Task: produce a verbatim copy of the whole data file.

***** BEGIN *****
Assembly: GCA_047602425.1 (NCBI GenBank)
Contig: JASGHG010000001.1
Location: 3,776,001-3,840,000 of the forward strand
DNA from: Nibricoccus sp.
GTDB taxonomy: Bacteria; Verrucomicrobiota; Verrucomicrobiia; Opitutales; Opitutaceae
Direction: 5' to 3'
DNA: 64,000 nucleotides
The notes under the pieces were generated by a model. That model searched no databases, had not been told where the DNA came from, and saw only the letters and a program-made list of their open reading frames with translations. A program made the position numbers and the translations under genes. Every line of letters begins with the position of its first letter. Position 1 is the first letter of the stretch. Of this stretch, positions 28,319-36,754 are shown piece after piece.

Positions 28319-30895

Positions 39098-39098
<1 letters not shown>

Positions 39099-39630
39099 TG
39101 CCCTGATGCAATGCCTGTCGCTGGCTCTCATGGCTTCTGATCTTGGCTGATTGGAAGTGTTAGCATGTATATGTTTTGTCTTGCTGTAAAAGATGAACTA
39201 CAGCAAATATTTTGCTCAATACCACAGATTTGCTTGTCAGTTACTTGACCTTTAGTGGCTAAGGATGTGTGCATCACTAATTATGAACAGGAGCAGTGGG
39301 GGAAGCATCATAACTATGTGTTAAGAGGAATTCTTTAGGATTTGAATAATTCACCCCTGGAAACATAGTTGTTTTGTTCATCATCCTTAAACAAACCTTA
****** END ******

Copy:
Assembly: GCA_047602425.1 (NCBI GenBank)
Contig: JASGHG010000001.1
Location: 3,776,001-3,840,000 of the forward strand
DNA from: Nibricoccus sp.
GTDB taxonomy: Bacteria; Verrucomicrobiota; Verrucomicrobiia; Opitutales; Opitutaceae
Direction: 5' to 3'
DNA: 64,000 nucleotides
The notes under the pieces were generated by a model. That model searched no databases, had not been told where the DNA came from, and saw only the letters and a program-made list of their open reading frames with translations. A program made the position numbers and the translations under genes. Every line of letters begins with the position of its first letter. Position 1 is the first letter of the stretch. Of this stretch, positions 28,319-36,754 are shown piece after piece.

Positions 28319-30895

Positions 39098-39098
<1 letters not shown>

Positions 39099-39630
39099 TG
39101 CCCTGATGCAATGCCTGTCGCTGGCTCTCATGGCTTCTGATCTTGGCTGATTGGAAGTGTTAGCATGTATATGTTTTGTCTTGCTGTAAAAGATGAACTA
39201 CAGCAAATATTTTGCTCAATACCACAGATTTGCTTGTCAGTTACTTGACCTTTAGTGGCTAAGGATGTGTGCATCACTAATTATGAACAGGAGCAGTGGG
39301 GGAAGCATCATAACTATGTGTTAAGAGGAATTCTTTAGGATTTGAATAATTCACCCCTGGAAACATAGTTGTTTTGTTCATCATCCTTAAACAAACCTTA